Statistics and anecdotal evidence support the view that stress in the workplace is a burgeoning phenomenon. Stress claims by their nature defy precise legal categorization and create headaches for human resources practitioners and lawyers alike.
As a medical condition, stress is often difficult to satisfactorily demonstrate. Moreover, issues of compensation typically turn on cause and the causes of stress are notoriously difficult to pinpoint. For employers, the problem from a legal standpoint has been compounded rather than eased by increased sensitivity on the part of the medical profession to the mental and psychological aspects of human health.
Recent developments affecting the legal landscape for workplace stress have come in two areas: the common law, and changes in workers compensation law, particularly in British Columbia where a wholesale review of workers’ compensation legislation has clarified the board’s policy concerning stress claims.
Old cases in the common law stated that workplace stress which prevented an employee from performing the functions of a job, even though not the fault of the employee, could justify ending employment on the principle of “frustration of contract” provided that the employee could not be reasonably expected to perform work in the future. However, the evolution of employment law, the wide availability of short- and long-term disability plans, and the application of human rights principles to the workplace have probably rendered the strict application of the doctrine of frustration obsolete.
An employer that knows prior to dismissal that an employee is suffering from a medically recognized stress-related illness is exposed to a claim of wrongful dismissal and possibly aggravated damages. Many of the modern dismissal cases involving employee stress turn on whether or not the employer actually knew of the employee’s condition at the time the decision was made. (see for example
Tarailo v. Allied Chemical Canada Inc. (1989)
, 26 C.C.E.L. 209 (Ont. H.C.)).
As far as termination without cause is concerned, in usual circumstances the recovery of damages for wrongful dismissal is based on principles of contract. Traditionally this approach precluded damages for the stress arising from the termination.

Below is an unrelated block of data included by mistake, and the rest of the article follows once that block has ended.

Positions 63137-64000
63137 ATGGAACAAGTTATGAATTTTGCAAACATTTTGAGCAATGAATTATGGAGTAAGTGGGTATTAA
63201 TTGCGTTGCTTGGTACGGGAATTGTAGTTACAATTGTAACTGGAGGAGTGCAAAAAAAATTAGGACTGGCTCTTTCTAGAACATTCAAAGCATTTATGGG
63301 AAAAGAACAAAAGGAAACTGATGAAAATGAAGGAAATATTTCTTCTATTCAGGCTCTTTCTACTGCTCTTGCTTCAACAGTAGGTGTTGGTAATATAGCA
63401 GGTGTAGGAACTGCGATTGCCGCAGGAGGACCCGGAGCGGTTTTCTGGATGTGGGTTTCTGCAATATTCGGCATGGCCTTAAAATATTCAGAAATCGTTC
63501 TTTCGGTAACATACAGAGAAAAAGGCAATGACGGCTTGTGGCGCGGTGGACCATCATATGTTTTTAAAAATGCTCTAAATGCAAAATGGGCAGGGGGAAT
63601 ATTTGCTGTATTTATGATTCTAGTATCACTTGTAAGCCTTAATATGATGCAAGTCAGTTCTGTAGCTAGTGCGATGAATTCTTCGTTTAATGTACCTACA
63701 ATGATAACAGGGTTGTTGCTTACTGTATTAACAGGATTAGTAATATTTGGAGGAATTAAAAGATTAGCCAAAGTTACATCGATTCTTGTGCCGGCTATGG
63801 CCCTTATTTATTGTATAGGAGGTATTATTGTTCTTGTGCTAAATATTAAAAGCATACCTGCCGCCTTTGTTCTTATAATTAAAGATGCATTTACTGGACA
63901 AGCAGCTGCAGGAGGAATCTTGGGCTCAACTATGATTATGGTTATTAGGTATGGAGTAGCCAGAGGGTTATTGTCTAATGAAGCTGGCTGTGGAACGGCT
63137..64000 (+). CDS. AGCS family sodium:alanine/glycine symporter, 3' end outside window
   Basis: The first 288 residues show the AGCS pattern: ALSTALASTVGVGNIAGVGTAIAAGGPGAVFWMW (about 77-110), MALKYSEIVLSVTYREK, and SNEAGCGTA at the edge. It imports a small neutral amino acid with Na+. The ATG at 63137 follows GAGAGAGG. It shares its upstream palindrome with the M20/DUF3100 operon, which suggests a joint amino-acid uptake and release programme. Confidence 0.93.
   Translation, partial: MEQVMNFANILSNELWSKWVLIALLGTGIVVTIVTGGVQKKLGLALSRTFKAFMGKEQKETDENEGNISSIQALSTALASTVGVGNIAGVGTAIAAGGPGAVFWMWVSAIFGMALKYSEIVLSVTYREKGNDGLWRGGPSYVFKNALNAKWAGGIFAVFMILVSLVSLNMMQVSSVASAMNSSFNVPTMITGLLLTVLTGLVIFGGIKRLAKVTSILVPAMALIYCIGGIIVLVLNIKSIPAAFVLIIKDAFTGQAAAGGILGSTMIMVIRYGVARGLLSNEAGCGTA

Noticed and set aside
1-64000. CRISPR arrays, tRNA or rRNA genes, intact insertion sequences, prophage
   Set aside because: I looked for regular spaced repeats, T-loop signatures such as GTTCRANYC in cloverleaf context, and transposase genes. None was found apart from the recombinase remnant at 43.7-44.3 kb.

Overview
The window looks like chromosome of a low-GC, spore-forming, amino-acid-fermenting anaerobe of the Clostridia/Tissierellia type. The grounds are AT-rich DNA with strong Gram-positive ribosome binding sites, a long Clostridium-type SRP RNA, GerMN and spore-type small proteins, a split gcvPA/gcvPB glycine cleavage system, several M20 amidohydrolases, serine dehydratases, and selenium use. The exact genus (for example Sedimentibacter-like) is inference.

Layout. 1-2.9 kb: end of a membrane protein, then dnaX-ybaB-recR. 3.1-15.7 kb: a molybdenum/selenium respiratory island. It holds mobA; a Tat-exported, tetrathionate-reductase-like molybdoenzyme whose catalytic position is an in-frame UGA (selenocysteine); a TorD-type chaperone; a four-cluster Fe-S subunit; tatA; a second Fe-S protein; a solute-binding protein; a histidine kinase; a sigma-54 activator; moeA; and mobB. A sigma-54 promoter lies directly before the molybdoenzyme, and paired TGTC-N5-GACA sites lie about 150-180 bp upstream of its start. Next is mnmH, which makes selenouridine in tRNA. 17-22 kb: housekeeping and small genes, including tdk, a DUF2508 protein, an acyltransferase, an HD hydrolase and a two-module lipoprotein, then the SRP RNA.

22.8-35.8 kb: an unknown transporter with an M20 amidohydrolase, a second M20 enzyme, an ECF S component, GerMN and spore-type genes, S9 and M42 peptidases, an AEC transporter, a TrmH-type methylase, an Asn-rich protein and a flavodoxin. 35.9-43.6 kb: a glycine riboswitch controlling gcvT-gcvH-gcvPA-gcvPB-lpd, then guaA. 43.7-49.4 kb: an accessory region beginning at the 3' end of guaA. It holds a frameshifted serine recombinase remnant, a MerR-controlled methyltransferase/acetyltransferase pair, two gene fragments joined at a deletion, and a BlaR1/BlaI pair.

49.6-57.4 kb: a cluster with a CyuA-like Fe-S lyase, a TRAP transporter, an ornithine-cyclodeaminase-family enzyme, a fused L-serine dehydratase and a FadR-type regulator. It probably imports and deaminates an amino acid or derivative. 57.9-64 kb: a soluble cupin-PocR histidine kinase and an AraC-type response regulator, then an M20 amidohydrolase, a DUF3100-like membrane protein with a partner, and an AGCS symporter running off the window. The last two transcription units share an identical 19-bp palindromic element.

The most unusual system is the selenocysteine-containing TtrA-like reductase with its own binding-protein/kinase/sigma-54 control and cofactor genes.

The law allowed certain exceptions to this general principle. In certain extreme situations, the manner of dismissal or the treatment of the employee would, it was said, give rise to an “independently actionable wrong” which itself would allow the employee to recover what are called “aggravated damages” in compensation. However, even in the leading case from the Supreme Court of Canada, (
Vorvis v. ICBC  1 S.C.R. 1085
), the court did not grant the damages sought for stress created by the harsh treatment of the employee at the hands of employer.
According to the courts, suits making claims for wrongful conduct which cause stress could include “intentional infliction of emotional harm and/or nervous shock” (see
Rahemtulla v. Vanfed Credit Union (1985), 51 B.C.L.R. 200 (S.C.)
) or defamation and damage to reputation (see
Dixon v. BC Transit (1995), 13 C.C.E.L. (2d) 272 (SC)
), all of which may have an adverse impact on the emotional health of the former employee.
However, proof that the “stress” or another diagnosable adverse emotional or psychological condition exists requires medical evidence. Proving a condition was caused by employer misconduct is often difficult.
The principles on which the courts would consider the damage caused by stress in the context of a dismissal changed dramatically with the landmark decision in
Wallace v. United Grain Growers ([1997
], 3 S.C.R. 701). In that case, the highest court in the land established an implied duty imposed on the employer to exercise “good faith and fair dealing” with the employee, arising especially at the time of dismissal. Mistreatment of an employee upon dismissal is a breach of the duty created, and is compensated by an extension of the notice period. (For more on
visit www.hrreporter.com, select “search” and enter article #1846.)
In practice, an employee who can link symptoms of stress to the misconduct of the employer upon dismissal will have a far easier time making out a claim for greater damages on the Wallace principle, than was ever the case under the old theory that an “independently actionable wrong” was required. Not surprisingly, plaintiffs and their counsel have met with considerable success attaching
claims to virtually every garden variety wrongful dismissal action. Wallace also seemed to dampen the enthusiasm of the courts for suits making claims in dismissal cases although this trend may have been short-lived as the recent case of Prinzo v. Baycrest Centre for Geriatric Care ( O.J. No. 2712) seems to attest. (For more on Prinzo visit www.hrreporter.com, select “search” and enter article #2169.)
Workers’ compensation tackles stress: B.C.’s approach